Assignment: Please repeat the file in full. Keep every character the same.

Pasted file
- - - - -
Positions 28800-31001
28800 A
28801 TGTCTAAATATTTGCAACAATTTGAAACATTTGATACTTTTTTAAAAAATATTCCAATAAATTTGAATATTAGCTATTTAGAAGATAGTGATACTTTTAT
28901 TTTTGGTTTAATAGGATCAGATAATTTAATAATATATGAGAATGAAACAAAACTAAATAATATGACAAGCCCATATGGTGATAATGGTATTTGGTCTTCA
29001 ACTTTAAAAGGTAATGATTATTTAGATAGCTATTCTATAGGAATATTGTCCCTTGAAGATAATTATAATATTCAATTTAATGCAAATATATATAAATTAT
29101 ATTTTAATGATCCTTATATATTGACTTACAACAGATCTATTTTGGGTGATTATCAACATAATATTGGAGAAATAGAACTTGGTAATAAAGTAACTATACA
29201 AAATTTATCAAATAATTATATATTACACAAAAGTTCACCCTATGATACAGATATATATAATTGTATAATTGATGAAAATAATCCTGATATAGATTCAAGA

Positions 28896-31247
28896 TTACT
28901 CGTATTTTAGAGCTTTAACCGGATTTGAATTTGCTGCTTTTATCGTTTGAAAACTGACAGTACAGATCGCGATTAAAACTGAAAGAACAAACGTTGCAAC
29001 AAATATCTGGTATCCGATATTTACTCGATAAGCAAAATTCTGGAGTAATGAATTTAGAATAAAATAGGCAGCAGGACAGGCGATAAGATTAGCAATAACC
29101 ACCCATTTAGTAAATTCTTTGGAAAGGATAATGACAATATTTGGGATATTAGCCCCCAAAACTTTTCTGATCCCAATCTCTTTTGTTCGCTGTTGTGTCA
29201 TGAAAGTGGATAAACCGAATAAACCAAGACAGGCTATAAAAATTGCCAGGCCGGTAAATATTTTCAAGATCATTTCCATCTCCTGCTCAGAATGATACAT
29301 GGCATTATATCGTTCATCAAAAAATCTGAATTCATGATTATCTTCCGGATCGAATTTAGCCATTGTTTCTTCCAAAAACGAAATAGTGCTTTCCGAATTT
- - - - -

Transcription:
Positions 28800-31001
28800 A
28801 TGTCTAAATATTTGCAACAATTTGAAACATTTGATACTTTTTTAAAAAATATTCCAATAAATTTGAATATTAGCTATTTAGAAGATAGTGATACTTTTAT
28901 TTTTGGTTTAATAGGATCAGATAATTTAATAATATATGAGAATGAAACAAAACTAAATAATATGACAAGCCCATATGGTGATAATGGTATTTGGTCTTCA
29001 ACTTTAAAAGGTAATGATTATTTAGATAGCTATTCTATAGGAATATTGTCCCTTGAAGATAATTATAATATTCAATTTAATGCAAATATATATAAATTAT
29101 ATTTTAATGATCCTTATATATTGACTTACAACAGATCTATTTTGGGTGATTATCAACATAATATTGGAGAAATAGAACTTGGTAATAAAGTAACTATACA
29201 AAATTTATCAAATAATTATATATTACACAAAAGTTCACCCTATGATACAGATATATATAATTGTATAATTGATGAAAATAATCCTGATATAGATTCAAGA

Positions 28896-31247
28896 TTACT
28901 CGTATTTTAGAGCTTTAACCGGATTTGAATTTGCTGCTTTTATCGTTTGAAAACTGACAGTACAGATCGCGATTAAAACTGAAAGAACAAACGTTGCAAC
29001 AAATATCTGGTATCCGATATTTACTCGATAAGCAAAATTCTGGAGTAATGAATTTAGAATAAAATAGGCAGCAGGACAGGCGATAAGATTAGCAATAACC
29101 ACCCATTTAGTAAATTCTTTGGAAAGGATAATGACAATATTTGGGATATTAGCCCCCAAAACTTTTCTGATCCCAATCTCTTTTGTTCGCTGTTGTGTCA
29201 TGAAAGTGGATAAACCGAATAAACCAAGACAGGCTATAAAAATTGCCAGGCCGGTAAATATTTTCAAGATCATTTCCATCTCCTGCTCAGAATGATACAT
29301 GGCATTATATCGTTCATCAAAAAATCTGAATTCATGATTATCTTCCGGATCGAATTTAGCCATTGTTTCTTCCAAAAACGAAATAGTGCTTTCCGAATTT